## Pythagorean Theorem

Pythagoras (puh thag or us) was a Greek philosopher and mathematician, born in Samos in the sixth century, B.C. He and his followers tried to explain everything with numbers. We remember him today mainly for his equation relating the lengths of the legs of a right triangle to the length of its hypotenuse.

The Pythagorean (puh thag or ee un) Theorem, also called the Pythagorean Property, says that the sum of the squares of the lengths of the legs of any right triangle is equal to the square of the length of the hypotenuse, a2 + b2 = c2.

Another way of looking at the Pythagorean Theorem is to think about actual squares of the lengths of the sides of a right triangle. Pythagorean Triples are groups of three whole numbers that make the Pythagorean Theorem true (and therefore define a true right triangle). 3, 4, and 5 are a Pythagorean Triple. There are several ways to generate Pythagorean Triples. Here are two:

• Use multiples of known triples (3, 4, 5; 6, 8, 10; 9, 12, 15; etc.)
• Choose two whole numbers, e and f. Be sure that f is greater than e. Use these formulas to find triples: You can appropriately ask students to use the Pythagorean Theorem

1. to check whether a triangle is a right triangle;
2. to find the missing length of leg or hypotenuse of a given right triangle;
3. to find the length of a diagonal of a square or rectangle;
4. to find the length of a side of a square given the diagonal;
5. to find the length of a side of a rectangle given the diagonal and the other side.

When you work with the Pythagorean Theorem, numbers may get quite messy. Have your students compute without units, then attach the units after they find the numerical part of the answer.

There are two ways to show answers to a problem involving square roots. For example, find the length of the hypotenuse for this right triangle. You have values for a and b in the equation a2 + b2 = c2.
Substitute these values into the equation and solve for c. (22) + (42) = c2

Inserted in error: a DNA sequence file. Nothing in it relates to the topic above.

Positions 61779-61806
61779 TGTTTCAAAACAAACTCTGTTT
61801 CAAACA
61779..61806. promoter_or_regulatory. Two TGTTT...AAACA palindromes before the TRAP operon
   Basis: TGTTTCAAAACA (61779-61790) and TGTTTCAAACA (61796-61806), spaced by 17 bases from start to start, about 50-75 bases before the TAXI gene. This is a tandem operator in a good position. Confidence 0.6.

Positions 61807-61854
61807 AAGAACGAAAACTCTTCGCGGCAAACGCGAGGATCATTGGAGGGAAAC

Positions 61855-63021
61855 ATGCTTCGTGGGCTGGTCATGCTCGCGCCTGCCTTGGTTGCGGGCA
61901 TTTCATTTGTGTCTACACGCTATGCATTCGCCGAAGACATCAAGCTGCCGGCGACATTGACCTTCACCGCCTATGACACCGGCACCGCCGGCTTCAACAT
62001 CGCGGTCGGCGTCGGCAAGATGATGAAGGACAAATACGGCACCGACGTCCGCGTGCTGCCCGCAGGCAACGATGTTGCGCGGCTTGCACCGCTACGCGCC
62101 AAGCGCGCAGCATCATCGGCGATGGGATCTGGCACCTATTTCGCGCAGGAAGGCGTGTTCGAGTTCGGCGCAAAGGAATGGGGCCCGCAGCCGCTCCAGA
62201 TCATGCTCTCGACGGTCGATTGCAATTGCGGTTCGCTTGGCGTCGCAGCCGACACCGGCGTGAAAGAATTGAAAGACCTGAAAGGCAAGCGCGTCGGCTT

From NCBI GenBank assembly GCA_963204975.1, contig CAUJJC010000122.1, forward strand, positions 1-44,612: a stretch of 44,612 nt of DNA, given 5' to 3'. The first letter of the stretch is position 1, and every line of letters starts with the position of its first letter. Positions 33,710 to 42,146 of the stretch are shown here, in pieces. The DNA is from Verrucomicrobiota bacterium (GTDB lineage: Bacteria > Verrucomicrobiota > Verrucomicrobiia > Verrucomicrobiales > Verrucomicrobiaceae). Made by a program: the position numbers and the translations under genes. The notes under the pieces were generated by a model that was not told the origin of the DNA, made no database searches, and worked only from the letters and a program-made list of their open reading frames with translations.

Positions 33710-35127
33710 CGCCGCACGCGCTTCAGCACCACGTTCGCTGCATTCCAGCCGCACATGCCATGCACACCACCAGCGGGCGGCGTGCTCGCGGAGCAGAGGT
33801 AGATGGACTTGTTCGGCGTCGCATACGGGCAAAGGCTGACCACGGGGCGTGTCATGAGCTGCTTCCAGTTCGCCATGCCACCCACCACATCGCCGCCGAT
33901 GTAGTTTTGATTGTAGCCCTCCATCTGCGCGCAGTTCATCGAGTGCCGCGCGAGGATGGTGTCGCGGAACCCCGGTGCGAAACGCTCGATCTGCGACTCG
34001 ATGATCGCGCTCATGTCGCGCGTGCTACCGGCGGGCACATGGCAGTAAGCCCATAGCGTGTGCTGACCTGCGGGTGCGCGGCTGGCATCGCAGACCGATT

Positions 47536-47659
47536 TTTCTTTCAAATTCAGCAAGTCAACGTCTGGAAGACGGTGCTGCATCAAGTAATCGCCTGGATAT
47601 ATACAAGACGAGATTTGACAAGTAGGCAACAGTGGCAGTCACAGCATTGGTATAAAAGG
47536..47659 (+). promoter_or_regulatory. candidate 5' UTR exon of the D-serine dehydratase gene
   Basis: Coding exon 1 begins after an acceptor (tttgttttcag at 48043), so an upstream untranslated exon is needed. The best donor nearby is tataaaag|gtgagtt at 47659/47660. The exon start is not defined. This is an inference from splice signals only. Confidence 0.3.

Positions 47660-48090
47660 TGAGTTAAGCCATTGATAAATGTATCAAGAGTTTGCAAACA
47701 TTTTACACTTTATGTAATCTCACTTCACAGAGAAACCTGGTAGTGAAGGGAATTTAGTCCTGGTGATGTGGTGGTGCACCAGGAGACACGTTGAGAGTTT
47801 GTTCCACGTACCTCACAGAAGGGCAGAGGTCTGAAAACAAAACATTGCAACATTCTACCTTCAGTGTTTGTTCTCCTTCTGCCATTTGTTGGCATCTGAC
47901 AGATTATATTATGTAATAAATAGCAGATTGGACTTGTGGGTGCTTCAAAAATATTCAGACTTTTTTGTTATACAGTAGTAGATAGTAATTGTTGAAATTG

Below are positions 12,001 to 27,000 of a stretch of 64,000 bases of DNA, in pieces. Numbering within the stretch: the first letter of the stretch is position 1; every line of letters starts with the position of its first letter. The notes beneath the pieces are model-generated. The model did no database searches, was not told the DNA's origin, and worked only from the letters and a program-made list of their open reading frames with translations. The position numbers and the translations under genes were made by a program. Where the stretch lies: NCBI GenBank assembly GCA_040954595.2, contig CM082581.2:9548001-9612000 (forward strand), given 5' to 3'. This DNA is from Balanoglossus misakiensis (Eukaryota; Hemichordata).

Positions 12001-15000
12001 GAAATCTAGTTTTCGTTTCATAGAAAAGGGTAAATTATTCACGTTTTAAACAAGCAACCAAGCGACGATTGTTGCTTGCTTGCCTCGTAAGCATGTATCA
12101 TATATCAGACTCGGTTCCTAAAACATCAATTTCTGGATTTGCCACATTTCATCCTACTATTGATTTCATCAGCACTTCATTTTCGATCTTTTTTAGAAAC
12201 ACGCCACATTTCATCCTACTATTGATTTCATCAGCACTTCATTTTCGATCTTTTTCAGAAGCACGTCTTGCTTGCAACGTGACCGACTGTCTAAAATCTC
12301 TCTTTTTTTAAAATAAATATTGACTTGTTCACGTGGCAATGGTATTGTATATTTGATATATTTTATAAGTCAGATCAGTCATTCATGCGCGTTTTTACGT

4 + 16 = c2 20 = c2 20 = c = c
2 5 = c
4.47214 c

Both the simplified radical form and the approximation for the answer to the computation should be acceptable answers. In radical form, the answer is exact. However, if the value under the radical is not a perfect square, its square root is approximate and must carry the wavy equals symbol. Most calculators will give approximations for square roots. If you do not have calculators available, use a table of square roots.

The answer to the original problem is: The hypotenuse is 2 5 centimeters long or The hypotenuse is about 4.5 centimeters long.

How to Simplify Inside a Radical

If a number in radical form is not a perfect square, you may be able to simplify that number by factoring. Here are some ways you can show answers to problems involving square roots.

• = 169 = 13 because 169 is a perfect square.

• = 125

Since 125 is not a perfect square, its square root is not a rational number. However, 125 = 25 5 and 25 IS a perfect square, so you can say 125 = . While it's NOT OK to write sums or differences under one radical as a sum or difference of two roots, it IS OK to show products or quotients under one radical as a product or quotient of two roots. This means that 125 = = 25  5, or 5 5.

• = 41

Since 41 is not a perfect square and does not have any factors that are perfect squares, 41 cannot be simplified.

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